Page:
(brilliant - Newsbiscuit)

Questions, questions

A brace of question oriented fallacies today, both very common if you know what you're looking for.The first one is the staple of Biblical and Koranic literalists everywhere, as in, Q) "how do you know the Bible is true" A) "because its the word of God", Q) "how do you know it's the word of God" A) "because it says so in the Bible. The second one is the staple of sales people everywhere, the dreaded cold calling closed question, "would you be interested in saving money?". The thought of it sends a shiver down my spine.

BEGGING THE QUESTION - A circular argument in which the conclusion is included in the premise.

This logically incoherent argument often arises in situations where people have an assumption that is very ingrained, and therefore taken in their minds as a given. Circular reasoning is bad mostly because it’s not very good. The word of Zorbo the Great is flawless and perfect. We know this because it says so in The Great and Infallible Book of Zorbo’s Best and Most Truest Things that are Definitely True and Should Not Ever Be Questioned.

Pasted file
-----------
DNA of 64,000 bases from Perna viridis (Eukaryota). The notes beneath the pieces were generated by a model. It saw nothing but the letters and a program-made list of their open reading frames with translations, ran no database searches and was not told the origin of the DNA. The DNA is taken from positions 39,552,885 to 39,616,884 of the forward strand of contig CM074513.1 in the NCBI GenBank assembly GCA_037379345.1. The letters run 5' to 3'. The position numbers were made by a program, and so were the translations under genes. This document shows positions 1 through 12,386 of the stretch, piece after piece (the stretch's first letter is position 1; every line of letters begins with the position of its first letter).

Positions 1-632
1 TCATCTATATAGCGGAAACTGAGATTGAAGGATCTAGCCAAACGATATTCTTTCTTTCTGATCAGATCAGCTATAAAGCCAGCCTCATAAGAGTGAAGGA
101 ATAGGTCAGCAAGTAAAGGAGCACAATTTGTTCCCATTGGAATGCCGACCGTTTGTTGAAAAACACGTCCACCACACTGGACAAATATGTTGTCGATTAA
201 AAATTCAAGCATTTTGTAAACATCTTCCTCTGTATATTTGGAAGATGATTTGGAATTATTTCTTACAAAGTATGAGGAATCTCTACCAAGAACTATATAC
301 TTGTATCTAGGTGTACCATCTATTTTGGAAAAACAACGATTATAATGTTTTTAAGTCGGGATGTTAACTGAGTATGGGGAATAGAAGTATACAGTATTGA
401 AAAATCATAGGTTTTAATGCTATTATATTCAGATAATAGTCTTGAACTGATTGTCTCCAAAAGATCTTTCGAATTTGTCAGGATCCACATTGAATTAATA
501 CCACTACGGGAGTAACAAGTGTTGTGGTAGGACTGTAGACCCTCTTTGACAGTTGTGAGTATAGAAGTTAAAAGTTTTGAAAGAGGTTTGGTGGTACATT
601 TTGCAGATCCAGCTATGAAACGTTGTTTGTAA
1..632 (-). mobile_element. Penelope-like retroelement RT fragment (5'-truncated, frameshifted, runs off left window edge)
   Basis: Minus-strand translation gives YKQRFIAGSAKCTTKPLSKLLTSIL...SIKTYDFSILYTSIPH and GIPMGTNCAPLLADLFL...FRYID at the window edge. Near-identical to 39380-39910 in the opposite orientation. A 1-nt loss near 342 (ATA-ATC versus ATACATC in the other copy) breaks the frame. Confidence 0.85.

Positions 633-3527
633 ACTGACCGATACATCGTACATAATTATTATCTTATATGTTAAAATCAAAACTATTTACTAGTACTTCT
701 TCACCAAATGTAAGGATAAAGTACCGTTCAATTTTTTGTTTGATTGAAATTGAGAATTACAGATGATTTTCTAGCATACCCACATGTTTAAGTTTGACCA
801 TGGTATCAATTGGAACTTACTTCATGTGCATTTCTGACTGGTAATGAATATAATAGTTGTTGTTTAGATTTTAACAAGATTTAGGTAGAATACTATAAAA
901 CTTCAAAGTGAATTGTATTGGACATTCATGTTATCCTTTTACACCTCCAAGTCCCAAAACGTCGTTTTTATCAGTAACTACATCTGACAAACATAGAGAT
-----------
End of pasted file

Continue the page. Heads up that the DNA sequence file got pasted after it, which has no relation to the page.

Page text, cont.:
LOADED QUESTION - Asking a question that has an assumption built into it so that it can’t be answered without appearing guilty.

Loaded question fallacies are particularly effective at derailing rational debates because of their inflammatory nature - the recipient of the loaded question is compelled to defend themselves and may appear flustered or on the back foot. Grace and Helen were both romantically interested in Brad. One day, with Brad sitting within earshot, Grace asked in an inquisitive tone whether Helen was having any problems with a drug habit.

Wednesday, May 16, 2012

Don't talk to me about life...

I love this little analogy:

In the role playing game known as life, “Straight White, Male” is the lowest difficulty setting there is.

Ambiguous anecdotes